These are a few of the things most of us have experienced and find difficult to forgive. These are also things we read that Jesus experienced in the hours immediately following His arrest in the Garden of Gethsemane. Betrayed by Judas. Abandoned by His closest friends. Unjustly tried and convicted. Mocked and abused by soldiers and various onlookers. This was Jesus’ final experience of humanity before His death.
A God of wrath would lash out and rid His creation of these monsters who so horribly mistreated His perfect Son. A just God would have sent fire from heaven to burn up these mockers where they stood and proclaim that Jesus is indeed king. Unless….perhaps God’s justice does not look like our own.
“Yes, God is merciful but He is also just.”
Anyone ever heard this line before? As if God’s justice is the opposite end which balances out His mercy to keep us all from going too wild. But Colossians 2:9 tells us that, “in Christ, all the fullness of the Deity (God) lives in bodily form.”
Think about that for a moment. In Christ, ALL THE FULLNESS OF GOD LIVES in bodily form. Not just the yin side while the father brings the yang/hammer. ALL…every bit of the fullness of God is revealed to us in Christ Jesus.
So when Jesus responds to the most evil act ever seen throughout human history, the murder of God, with forgiveness (Luke 23:34), we can rest assured that this is how God has, does and will always respond to evil. In the words of Michael Gungor, “His judgement comes to us, and His judgement is love.”
We must not take another breath without realizing that this is the essence of who God is. God is not at His core, forced to balance some cosmic scales. God is at His core, seeking relationship with His children. The scales will be balanced and justice will be served when God can hold all of His children in His arms.
“Oh but those people have to get what’s coming to them!” Who? Me? I hope not. I have done my share of dirt. I was once a violent young man who preyed on those I perceived to be weaker than I. When I realized God forgave me for all of that it absolutely demolished everything I used to be. As Romans 2:4 tells us, “God’s kindness is intended to lead you to repentance.”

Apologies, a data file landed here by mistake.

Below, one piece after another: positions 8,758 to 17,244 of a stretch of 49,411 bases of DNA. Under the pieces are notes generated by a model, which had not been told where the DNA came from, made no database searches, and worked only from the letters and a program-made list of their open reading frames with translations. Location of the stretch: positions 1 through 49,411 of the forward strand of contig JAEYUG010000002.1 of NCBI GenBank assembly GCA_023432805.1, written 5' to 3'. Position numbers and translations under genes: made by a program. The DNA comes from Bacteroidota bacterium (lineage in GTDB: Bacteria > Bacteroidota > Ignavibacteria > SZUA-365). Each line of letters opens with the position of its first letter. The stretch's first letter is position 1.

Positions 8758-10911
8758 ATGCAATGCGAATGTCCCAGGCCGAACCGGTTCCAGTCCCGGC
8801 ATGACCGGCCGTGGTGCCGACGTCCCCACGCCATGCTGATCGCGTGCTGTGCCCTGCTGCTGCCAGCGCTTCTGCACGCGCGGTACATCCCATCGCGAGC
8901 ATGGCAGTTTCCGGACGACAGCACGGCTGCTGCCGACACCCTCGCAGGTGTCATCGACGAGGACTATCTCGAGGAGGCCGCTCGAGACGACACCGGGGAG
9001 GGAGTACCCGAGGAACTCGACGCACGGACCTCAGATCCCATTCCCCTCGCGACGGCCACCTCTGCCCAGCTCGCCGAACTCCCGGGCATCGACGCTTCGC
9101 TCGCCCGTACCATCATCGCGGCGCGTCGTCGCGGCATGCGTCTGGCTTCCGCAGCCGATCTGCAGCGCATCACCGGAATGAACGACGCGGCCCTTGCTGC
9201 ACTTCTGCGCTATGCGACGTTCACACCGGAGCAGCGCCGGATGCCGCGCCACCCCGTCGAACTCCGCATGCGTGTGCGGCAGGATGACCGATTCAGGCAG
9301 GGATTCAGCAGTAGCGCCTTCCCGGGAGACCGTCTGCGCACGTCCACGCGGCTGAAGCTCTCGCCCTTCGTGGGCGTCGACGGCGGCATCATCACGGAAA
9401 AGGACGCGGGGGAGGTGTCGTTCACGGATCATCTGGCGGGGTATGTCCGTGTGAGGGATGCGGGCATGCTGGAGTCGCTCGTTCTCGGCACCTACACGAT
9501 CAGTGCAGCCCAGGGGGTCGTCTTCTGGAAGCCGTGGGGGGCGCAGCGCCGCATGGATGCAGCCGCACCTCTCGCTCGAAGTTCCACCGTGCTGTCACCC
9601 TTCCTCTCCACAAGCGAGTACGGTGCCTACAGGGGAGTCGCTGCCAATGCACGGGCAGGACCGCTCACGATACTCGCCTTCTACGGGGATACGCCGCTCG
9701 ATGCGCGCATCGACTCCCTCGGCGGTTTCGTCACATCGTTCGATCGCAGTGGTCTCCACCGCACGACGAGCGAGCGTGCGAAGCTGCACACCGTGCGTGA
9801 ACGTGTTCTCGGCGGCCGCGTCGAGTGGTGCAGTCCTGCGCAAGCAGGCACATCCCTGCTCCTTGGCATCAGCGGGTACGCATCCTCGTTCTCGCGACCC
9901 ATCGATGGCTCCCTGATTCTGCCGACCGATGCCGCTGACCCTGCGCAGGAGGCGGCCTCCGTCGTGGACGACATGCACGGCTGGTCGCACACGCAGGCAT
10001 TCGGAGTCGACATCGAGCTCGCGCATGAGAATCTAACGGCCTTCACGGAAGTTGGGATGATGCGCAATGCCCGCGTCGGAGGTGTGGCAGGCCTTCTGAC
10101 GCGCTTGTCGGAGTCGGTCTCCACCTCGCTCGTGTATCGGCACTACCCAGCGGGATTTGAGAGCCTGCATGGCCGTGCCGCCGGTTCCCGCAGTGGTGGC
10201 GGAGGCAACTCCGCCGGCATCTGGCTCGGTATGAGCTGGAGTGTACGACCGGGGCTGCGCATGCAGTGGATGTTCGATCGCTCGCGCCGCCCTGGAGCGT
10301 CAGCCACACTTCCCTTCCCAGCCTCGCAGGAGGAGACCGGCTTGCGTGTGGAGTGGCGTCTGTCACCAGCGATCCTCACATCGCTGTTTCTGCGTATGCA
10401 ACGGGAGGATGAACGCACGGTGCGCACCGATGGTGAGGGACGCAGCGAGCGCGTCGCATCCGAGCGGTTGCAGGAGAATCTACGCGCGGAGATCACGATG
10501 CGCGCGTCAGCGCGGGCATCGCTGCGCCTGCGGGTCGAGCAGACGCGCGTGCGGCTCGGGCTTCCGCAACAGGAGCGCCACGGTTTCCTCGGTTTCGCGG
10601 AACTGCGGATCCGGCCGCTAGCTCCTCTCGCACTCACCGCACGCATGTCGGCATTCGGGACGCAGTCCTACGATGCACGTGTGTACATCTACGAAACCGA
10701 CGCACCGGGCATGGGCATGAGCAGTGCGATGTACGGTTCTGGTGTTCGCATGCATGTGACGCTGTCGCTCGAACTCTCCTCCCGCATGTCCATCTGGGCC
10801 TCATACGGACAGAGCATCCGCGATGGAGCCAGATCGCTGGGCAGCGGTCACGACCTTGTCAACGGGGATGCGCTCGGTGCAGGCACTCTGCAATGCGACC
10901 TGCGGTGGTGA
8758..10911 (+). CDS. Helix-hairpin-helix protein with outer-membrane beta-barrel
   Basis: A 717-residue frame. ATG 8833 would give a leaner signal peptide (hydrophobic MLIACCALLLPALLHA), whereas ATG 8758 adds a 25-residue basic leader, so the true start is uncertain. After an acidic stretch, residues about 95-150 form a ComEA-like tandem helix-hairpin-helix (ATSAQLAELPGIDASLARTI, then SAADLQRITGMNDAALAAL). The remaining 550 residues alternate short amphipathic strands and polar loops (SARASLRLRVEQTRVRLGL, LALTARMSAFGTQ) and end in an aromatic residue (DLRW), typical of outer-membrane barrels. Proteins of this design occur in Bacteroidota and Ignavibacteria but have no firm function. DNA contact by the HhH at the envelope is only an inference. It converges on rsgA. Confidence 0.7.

Kindness, forgiveness, tenderness, loving wisdom. These are the traits I desire as a father of two small boys. I want my boys to grow up saying that this is the kind of father they had. I believe being that kind of father would be a good gift to give to my boys. Let us hear the words of Jesus in Matthew 7:11, “If you, then, though you are evil, know how to give good gifts to your children, how much more will your Father in heaven give good gifts to those who ask Him!” God is an infinitely better Father than I could ever dream of being. His forgiveness has no end. When we shout for justice, God shouts for mercy. Mercy is the very essence of who God is. Healing, love, redemption, reconciliation, mercy…these are the things at the center of the divine.
So what does this say for us? Well, a few things. First, we must know that we are forgiven. Sometimes, receiving forgiveness is the hardest thing in the world to do. Know that you are forgiven friends, and release yourself from the weight of past transgressions. Unless we forgive ourselves for the things we have done, we will never be free.
Take a minute before we finish. Step away from the computer or put down your phone. Wherever you are, step away from the action of the world going on around you. Close your eyes and inhale God’s goodness and forgiveness and affirmation of you, then exhale all the things you have held onto that you have said or done that were destructive. Do it again. Inhale God’s mercy, exhale your sins. Inhale God’s grace; exhale your judgement of yourself. Hear the voice of the Father calling you, beckoning you to come and rest on His lap. Feel His breath on the back of your neck. Know that God is with you. Know that God is for you.
Now, the other thing this says for us is we must release those who have sinned against us. That pastor who abused their authority, that parent who abandoned you, that man who hurt your friend, all of them. We have to. It’s the only way to walk in freedom. Now you may say, “I’m just not ready to forgive them.” That is understandable. But I honestly do not think we are ever “ready” to forgive. Not really. Forgiveness is a choice. Forgiveness does not mean bringing toxic people back into our life. Forgiveness means that we hope the best for them. Forgiveness is to let go of our desire for worldly justice or karma to come to this person.
No matter the situation, no matter how deep the pain or how long the scar, forgiveness is a part of the path to healing. Our God is a forgiving God. Let us ponder His goodness this week as we both receive and give away forgiveness. Breathe in. Breathe out. Give mercy, as mercy has been given to you. Amen.